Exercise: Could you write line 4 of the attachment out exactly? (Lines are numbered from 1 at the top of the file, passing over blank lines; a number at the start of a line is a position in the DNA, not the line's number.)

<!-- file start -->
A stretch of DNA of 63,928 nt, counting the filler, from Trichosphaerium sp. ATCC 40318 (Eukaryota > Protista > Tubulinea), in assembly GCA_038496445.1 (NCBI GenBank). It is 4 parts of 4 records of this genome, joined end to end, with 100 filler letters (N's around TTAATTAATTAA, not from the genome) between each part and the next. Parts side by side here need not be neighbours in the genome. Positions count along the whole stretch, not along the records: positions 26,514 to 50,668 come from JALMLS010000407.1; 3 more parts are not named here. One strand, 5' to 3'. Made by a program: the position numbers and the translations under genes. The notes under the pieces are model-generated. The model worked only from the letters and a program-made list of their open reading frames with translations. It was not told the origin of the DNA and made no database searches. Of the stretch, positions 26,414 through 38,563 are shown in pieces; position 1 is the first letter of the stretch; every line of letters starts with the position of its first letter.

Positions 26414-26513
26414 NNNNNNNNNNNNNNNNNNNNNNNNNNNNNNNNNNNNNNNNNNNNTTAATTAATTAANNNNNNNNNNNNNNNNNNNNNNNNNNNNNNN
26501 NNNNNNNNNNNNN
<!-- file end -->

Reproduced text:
26501 NNNNNNNNNNNNN